The model calculations illustrate the interplay of the parameters that control depolarization. They predict that in the depolarization signatures, crystals of the various basic planar and columnar habits should generally be most separable, one habit group from another and, to a degree, within each group when they occur in common, mature size distributions. It is verified in this and related papers that measurements of depolarization with a Ka-band dual-polarization radar provide good estimates of hydrometeor identity to separately distinguish drizzle, pristine crystals of various growth habits, graupel, and aggregates in winter storm clouds that have reasonable horizontal homogeneity over short distances (∼10–20 km). Characterization of the mix of two or three hydrometeor types is also possible, once the individual types are identified in some part of the cloud. Quantitative agreement between the measurements and the models, supported by snow crystal samples, was much better for EDR than for LDR; that is, EDR enabled more specific hydrometeor identification. However, LDR provided indications of randomness of crystal orientation and a wider decibel gap differentiating graupel from drizzle.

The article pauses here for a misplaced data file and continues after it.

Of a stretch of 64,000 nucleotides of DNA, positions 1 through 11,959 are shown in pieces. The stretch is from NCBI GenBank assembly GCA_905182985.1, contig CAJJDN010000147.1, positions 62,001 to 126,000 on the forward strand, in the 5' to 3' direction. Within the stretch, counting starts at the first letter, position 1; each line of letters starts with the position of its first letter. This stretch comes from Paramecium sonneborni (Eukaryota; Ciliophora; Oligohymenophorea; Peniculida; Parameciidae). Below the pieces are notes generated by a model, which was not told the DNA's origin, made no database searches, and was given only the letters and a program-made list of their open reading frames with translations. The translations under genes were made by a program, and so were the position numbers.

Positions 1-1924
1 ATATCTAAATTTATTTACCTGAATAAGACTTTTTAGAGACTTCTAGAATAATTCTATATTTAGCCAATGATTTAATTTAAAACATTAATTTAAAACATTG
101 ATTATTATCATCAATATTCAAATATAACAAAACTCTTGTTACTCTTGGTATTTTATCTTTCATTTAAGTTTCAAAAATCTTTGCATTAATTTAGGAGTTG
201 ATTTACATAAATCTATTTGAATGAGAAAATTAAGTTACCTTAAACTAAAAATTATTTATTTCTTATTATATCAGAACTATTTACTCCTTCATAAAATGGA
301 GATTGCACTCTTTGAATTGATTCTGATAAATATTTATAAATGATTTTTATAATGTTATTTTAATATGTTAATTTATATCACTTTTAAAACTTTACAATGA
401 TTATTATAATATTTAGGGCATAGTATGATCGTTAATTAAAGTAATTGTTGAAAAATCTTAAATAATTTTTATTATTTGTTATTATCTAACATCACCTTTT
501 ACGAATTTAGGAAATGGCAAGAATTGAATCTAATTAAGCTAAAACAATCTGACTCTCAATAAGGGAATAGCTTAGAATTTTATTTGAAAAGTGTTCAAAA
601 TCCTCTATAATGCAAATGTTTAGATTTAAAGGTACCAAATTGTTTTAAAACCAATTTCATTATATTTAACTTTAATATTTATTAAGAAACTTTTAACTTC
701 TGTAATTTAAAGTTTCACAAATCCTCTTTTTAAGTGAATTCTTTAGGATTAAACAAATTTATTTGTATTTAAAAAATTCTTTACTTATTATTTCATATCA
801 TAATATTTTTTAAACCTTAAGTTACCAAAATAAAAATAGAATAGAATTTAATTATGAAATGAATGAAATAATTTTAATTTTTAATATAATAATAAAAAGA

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Benjamin L. Lamptey, Rajul E. Pandya, Thomas T. Warner, Rebecca Boger, Roelof T. Bruintjes, Paul A. Kucera, Arlene Laing, Mitchell W. Moncrieff, Mohan K. Ramamurthy, Timothy C. Spangler, and Marianne Weingroff

Abstract

No Abstract available.